Tory ministers who back EU exit must quit Cabinet
Cameron rules out allowing Conservatives to campaign freely against his position
Andrew Grice has been Political Editor of The Independent since 1998. He was previously Political Editor of The Sunday Times, where he worked for 10 years, and he has been a Westminster-based journalist since 1982. His column, Inside Politics, appears in The Independent each Saturday.
Thursday 24 January 2013
Conservative ministers would be forced to resign from the Government if they want to campaign for Britain to leave the European Union in the planned referendum, David Cameron has decided.
The Prime Minister has told Tory Cabinet colleagues that they would be bound by the rules of collective responsibility if, as he intends, he recommends that the public votes to stay in the EU after he has negotiated a “new settlement” with other European leaders. One Cameron ally said yesterday: “It would be a government position and so all members of the Government would have to support it.”
The edict could create an agonising dilemma for several Tory ministers who believed the UK would be better off outside the EU. They may have to decide whether to back Mr Cameron or to put their views on Europe first and sacrifice their ministerial careers.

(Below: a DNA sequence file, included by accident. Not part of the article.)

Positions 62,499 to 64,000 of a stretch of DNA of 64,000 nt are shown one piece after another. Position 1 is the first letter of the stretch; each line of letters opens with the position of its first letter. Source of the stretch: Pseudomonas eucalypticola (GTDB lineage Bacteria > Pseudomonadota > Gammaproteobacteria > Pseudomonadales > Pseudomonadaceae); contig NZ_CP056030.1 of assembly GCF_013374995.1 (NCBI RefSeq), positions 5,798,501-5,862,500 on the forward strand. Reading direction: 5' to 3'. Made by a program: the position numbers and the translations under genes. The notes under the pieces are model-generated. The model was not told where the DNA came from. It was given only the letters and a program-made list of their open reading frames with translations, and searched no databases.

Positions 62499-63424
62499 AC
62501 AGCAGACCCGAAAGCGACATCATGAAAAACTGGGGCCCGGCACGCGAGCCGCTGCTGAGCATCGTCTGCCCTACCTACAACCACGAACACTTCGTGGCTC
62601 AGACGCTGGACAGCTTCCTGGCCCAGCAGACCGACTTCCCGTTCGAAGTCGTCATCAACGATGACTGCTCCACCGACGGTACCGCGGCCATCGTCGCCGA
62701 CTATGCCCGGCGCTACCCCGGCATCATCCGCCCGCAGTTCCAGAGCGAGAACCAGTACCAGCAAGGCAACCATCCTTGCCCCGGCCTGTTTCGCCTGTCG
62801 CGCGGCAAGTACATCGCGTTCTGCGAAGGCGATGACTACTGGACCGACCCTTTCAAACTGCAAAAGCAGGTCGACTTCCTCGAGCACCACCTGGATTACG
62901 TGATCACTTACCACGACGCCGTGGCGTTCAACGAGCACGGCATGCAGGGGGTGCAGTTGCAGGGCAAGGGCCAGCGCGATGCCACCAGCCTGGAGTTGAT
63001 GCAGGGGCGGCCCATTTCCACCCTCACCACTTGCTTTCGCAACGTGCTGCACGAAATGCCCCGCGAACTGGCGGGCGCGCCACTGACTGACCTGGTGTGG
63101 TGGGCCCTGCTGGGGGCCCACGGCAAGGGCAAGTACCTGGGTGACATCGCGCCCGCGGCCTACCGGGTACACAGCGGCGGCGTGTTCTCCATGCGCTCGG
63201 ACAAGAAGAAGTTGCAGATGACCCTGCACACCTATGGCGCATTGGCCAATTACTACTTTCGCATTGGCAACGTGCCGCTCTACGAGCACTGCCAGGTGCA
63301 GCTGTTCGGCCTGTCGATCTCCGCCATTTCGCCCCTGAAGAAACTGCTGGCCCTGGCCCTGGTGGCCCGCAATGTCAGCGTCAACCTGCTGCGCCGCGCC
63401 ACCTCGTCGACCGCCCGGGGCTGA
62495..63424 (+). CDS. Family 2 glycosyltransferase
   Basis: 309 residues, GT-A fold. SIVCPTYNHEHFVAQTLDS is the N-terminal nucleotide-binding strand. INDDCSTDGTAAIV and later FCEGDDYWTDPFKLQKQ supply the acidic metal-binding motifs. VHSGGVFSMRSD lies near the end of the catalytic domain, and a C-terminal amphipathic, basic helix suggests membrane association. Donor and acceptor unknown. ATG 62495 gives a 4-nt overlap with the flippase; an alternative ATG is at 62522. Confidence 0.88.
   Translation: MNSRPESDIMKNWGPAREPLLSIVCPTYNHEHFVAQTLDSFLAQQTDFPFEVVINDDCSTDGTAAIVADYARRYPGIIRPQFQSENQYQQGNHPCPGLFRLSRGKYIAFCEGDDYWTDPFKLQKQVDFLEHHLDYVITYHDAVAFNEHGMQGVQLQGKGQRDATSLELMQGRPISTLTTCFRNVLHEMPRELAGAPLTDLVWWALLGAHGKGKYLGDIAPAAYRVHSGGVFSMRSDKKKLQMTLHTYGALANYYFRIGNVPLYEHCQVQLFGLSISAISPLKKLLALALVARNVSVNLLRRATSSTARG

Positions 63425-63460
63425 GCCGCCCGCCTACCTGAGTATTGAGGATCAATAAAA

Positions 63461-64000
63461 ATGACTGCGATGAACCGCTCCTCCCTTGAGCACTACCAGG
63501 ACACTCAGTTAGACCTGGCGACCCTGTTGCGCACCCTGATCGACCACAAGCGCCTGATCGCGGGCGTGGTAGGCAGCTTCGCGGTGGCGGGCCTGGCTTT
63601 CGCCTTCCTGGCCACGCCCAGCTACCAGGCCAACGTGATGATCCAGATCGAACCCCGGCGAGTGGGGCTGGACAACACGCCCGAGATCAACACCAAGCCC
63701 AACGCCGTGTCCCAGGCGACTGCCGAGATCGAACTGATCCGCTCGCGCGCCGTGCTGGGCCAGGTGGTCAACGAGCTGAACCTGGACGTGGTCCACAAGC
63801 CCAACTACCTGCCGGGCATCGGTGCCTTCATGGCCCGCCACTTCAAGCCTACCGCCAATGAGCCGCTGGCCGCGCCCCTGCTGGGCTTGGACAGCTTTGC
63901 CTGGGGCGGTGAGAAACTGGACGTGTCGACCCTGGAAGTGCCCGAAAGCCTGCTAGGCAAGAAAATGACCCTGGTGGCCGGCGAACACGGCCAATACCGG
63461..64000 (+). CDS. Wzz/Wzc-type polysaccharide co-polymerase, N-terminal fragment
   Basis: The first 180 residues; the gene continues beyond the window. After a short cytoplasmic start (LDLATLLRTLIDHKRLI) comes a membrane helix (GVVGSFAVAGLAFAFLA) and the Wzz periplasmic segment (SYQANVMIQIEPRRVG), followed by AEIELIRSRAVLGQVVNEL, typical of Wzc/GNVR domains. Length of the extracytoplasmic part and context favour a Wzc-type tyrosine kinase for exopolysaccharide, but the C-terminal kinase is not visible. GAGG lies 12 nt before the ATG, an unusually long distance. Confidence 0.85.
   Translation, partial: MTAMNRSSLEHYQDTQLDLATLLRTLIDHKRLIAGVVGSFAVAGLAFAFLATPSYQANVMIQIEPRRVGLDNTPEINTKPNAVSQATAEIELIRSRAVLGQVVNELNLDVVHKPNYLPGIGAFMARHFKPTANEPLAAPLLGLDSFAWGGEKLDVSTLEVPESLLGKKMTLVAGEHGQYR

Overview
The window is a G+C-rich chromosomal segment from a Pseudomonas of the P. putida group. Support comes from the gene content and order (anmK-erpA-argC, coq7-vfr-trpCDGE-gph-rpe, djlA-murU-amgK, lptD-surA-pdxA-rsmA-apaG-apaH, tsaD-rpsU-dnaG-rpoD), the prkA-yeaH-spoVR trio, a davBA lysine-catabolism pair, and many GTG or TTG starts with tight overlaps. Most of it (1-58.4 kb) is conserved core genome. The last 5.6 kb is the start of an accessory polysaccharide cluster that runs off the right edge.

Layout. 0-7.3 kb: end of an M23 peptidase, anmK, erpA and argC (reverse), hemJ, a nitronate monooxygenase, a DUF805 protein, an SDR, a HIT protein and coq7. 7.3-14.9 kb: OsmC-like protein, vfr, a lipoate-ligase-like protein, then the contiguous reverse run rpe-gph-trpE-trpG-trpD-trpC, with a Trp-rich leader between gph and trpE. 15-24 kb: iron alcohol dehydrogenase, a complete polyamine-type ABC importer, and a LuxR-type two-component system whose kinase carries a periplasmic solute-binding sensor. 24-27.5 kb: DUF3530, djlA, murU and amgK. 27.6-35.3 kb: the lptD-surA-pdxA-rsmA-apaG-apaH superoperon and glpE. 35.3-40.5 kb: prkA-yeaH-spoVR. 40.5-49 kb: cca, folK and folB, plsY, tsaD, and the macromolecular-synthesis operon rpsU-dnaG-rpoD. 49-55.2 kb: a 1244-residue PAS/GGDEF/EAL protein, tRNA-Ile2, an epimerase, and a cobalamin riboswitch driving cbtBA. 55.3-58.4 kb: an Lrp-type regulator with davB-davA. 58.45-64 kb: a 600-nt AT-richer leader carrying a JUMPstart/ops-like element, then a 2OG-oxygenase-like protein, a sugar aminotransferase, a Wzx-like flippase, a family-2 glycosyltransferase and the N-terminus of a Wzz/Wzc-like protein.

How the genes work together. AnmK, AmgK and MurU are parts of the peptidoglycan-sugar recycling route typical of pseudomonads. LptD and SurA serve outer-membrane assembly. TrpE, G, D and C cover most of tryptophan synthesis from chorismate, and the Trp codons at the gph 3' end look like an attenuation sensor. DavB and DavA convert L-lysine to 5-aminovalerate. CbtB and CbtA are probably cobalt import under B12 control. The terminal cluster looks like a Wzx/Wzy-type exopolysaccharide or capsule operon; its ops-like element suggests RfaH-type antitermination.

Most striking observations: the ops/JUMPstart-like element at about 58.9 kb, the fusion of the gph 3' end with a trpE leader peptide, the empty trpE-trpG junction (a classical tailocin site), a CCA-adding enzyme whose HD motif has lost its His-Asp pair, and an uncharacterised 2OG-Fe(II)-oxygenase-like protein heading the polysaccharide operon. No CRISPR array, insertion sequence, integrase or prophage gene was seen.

Those most likely to walk out to press for a British exit include Iain Duncan Smith, the Work and Pensions Secretary and Owen Paterson, the Environment Secretary. Those who have doubts about remaining in the EU, who would want to assess Mr Cameron’s settlement before making up their minds, would probably include: Michael Gove, the Education Secretary; Eric Pickles, the Communities Secretary; Chris Grayling, the Justice Secretary; and Oliver Letwin, the Cabinet Office Minister and Tory policy chief.
Mr Cameron could count on the backing for a “stay in” vote of George Osborne, the Chancellor, and William Hague, the Foreign Secretary, who helped draw up his plan for a an “in or out” referendum by 2017.
The only circumstances in which Eurosceptic ministers would be allowed to campaign for an “out” vote would be if Mr Cameron recommended that course after failing to win a good enough new deal. He refuses to contemplate what he regards as a defeatist scenario.
Mr Cameron’s decision is a setback to hardline Tory Eurosceptics who have already decided to vote to leave the EU, regardless of the new deal on offer. Yesterday Philip Davies, MP for Shipley, said if a referendum were held now, 100 Tories would vote for exit.
Speaking in Davos yesterday, Mr Cameron welcomed the backing for his approach by 56 businessmen who signed a letter to The Times. However, it emerged that some refused to back an “in or out referendum” and insisted on the wording being changed to “democratic mandate”. Eighteen of the signatories have given a total of £10.5m to the Conservative Party. Sheila Gilmore, Labour MP for Edinburgh East, said: “Business leaders have warned of the dire consequences for the UK in leaving the EU, so it is no wonder that David Cameron is forced to rely on his own party donors to support him.”
In an interview published tomorrow, Nick Clegg described a “tactical victory” that will become a “strategic mistake”. He told Parliament’s The House magazine he had “no idea” how the Prime Minister would reinvent the terms of Britain’s EU membership.
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